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Inherited condition that affects the enamel of the teeth, making them soft and thin. The teeth are easily damaged and appear yellow because the dentin is visible through the thin enamel.

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1:20,000 live births for the most common form (enamel hypocalcification, see Clinical Aspects). Most often autosomal dominant inheritance, with the defect mapped to 4q21 and 4q11-q21. However, some forms are X-linked dominant with the defect located on Xp22 and Xq22-28, and other forms are autosomal recessive.

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Both the primary and the secondary dentitions are affected. Two types of amelogenesis imperfecta have been described:

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  1. 1. Hereditary enamel hypocalcification, where the amount of enamel is normal but the degree of calcification is insufficient. This is the most frequent type of enamel dysplasia.

  2. 2. Hereditary enamel hypoplasia, where the quality of the enamel is normal but the quantity is deficient.

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The enamel defect becomes obvious soon after the teeth erupt and is lost soon thereafter. In the case of enamel hypocalcification, the enamel can easily be scraped off the teeth. Anterior open bite is present in approximately two thirds of patients. The clinical course in the autosomal recessive form is more severe than in the other forms. This can be confirmed by radiologic and histologic findings.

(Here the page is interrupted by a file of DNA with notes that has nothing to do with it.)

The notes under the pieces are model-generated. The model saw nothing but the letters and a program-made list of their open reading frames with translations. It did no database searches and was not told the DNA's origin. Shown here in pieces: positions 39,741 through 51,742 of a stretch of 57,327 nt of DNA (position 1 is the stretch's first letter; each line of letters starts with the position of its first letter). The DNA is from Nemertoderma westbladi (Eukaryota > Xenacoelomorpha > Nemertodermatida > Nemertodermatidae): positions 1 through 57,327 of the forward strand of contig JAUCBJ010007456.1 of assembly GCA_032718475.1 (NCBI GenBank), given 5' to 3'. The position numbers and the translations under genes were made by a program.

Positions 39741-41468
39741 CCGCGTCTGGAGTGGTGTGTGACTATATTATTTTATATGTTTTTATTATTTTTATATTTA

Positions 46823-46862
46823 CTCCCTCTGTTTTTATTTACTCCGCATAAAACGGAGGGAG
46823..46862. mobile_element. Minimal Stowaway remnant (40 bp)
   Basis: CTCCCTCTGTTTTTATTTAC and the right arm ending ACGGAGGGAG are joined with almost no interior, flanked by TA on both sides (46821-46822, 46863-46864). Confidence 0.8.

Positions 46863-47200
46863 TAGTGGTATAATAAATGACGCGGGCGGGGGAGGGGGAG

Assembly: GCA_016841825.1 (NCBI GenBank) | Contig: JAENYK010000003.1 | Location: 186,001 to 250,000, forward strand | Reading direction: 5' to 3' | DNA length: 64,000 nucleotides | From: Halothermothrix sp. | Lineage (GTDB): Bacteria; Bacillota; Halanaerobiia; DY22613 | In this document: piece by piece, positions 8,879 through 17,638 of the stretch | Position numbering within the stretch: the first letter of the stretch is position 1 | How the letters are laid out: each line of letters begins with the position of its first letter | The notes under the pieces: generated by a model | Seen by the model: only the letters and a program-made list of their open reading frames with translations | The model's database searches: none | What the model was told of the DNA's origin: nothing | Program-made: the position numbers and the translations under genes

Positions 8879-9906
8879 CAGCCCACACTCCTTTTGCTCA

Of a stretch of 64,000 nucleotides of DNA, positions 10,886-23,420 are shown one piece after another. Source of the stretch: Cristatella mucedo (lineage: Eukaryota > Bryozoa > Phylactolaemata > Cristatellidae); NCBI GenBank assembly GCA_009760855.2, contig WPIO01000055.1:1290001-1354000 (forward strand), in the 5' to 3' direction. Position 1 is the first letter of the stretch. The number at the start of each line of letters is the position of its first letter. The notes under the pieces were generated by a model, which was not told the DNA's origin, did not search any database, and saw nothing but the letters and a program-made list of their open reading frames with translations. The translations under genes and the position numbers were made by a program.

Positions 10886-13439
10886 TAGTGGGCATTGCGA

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Obtain history and document loose teeth. Teeth are soft and may be easily damaged, especially during laryngoscopy.

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Tricho-Dento-Osseous (TDO) Syndrome: Features of this autosomal dominant inherited disorder are enamel hypoplasia and hypocalcification, combined with curly, dry hair.

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Amelogenesis Imperfecta, Hypomaturation-Hypoplasia-Type with Taurodontism Syndrome: Clinically very similar but genetically slightly different. The dental changes seen in this syndrome are identical to those occurring in trichodentoosseous syndrome, but hair changes and osteosclerosis are absent.

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Laryngo-Onycho-Cutaneous (LOC) Syndrome: Severe progressive multisystem disorder involving the skin (dermal granula and ulcerations) and larynx (vocal cord granuloma), often lethal during childhood.

Backman B, Holmgren G: Amelogenesis imperfecta: A genetic study. Hum Hered 38:189, 1988.  [PubMed: 3169793]
Rajpar MH, Harley K, Laing C, et al: Mutation of the gene encoding the enamel-specific protein, enamelin, causes autosomal-dominant amelogenesis imperfecta. Hum Mol Genet 10:1673, 2001.  [PubMed: 11487571]

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